Carluccio's said its Irish operations and Middle East franchises would not be affected by the decision
Britain-based Italian restaurant chain Carluccio's said Monday it has collapsed into administration, blaming challenging conditions made worse by the coronavirus outbreak.
The company said in a statement that it has appointed advisory firm FRP to oversee administration -- the process whereby a troubled company calls in outside expertise to try and minimise job losses.
The news threatens 2,000 employees at Carluccio's, which has 71 restaurants around Britain.
The decision was taken "after a sustained period of challenging trading conditions, which have been exacerbated by COVID-19 and the broader issues currently facing the UK's retail and hospitality sector," the statement said.
"The company faced significant cashflow pressures and as a result was ultimately unable to meet its financial obligations."
Administrators will access the British government's Coronavirus Job Retention Scheme to furlough most of the staff while assessing options.
Meanwhile, they are meeting interested parties regarding the sale of all or chunks of the business.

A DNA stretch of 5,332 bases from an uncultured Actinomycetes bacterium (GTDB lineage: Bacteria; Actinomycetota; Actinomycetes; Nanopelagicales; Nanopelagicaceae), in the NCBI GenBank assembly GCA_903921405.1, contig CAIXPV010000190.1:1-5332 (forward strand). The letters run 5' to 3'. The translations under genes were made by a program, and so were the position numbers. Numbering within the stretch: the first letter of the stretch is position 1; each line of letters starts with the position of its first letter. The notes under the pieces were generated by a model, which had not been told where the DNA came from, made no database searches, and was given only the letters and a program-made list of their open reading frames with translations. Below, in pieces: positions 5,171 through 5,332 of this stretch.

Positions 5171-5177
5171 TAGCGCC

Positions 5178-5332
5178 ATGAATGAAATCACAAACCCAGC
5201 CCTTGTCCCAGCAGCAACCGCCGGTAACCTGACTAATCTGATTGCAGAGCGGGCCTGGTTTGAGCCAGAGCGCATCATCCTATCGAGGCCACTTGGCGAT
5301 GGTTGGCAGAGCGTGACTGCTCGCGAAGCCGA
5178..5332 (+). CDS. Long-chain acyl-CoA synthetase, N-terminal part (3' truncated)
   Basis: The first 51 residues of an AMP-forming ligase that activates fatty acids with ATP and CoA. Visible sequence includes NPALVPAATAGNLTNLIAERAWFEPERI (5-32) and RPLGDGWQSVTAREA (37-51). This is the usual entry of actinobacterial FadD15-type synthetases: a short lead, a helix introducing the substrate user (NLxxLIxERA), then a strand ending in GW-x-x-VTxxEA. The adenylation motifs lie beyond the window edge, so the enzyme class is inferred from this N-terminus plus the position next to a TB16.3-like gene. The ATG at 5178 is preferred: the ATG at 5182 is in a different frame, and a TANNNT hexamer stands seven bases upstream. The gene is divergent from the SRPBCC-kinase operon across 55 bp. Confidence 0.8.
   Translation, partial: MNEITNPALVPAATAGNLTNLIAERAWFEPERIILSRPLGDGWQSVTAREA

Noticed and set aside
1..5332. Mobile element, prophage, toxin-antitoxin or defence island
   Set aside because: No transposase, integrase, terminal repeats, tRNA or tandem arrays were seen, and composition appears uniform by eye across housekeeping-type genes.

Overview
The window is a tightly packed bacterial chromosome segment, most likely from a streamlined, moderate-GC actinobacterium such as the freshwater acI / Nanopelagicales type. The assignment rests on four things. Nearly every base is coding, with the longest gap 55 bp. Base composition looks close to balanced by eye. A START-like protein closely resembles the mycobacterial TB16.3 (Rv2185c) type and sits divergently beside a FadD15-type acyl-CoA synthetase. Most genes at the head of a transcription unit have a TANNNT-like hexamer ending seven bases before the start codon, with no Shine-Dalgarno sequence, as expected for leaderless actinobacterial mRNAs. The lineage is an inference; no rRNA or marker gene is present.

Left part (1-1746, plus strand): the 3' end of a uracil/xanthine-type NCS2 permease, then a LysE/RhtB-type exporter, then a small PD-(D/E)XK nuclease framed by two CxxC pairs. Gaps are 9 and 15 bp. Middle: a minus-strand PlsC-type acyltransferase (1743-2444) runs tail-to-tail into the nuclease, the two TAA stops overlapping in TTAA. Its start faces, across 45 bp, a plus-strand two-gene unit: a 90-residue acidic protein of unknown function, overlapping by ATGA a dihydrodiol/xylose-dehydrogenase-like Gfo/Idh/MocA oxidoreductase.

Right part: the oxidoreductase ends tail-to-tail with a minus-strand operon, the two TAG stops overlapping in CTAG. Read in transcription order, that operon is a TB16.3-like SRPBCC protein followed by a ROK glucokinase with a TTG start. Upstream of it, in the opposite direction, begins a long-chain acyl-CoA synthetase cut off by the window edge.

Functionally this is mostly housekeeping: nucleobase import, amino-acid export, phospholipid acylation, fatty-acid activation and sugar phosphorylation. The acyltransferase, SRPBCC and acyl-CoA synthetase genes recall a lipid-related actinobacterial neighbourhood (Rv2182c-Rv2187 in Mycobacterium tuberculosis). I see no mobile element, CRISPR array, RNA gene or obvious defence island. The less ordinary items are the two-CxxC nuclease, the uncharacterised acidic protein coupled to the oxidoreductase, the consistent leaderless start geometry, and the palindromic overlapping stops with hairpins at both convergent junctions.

Carluccio's said its Irish operations and Middle East franchises would not be affected by the decision.
In further high-street gloom on Monday, controversial rent-to-own retailer BrightHouse also collapsed into administration -- placing 2,400 jobs at risk.
BrightHouse, which has been accused of exploiting the poor with extremely high rates of interest, made the announcement days after closing around 240 stores due to the coronavirus outbreak.
Non-essential businesses have been told to temporarily shut down to contain the spread of COVID-19 in Britain, which is two weeks into a nationwide lockdown.
Interactive Investor analyst Richard Hunter told AFP: "to have been thrust into the list of businesses forced to close down temporarily as a result of the COVID-19 outbreak seems to have been the final straw for several."
"Fixed costs remain but revenues all but evaporate," Hunter noted.
"For those companies already working on wafer-thin margins, this has proved to be a step too far," he said.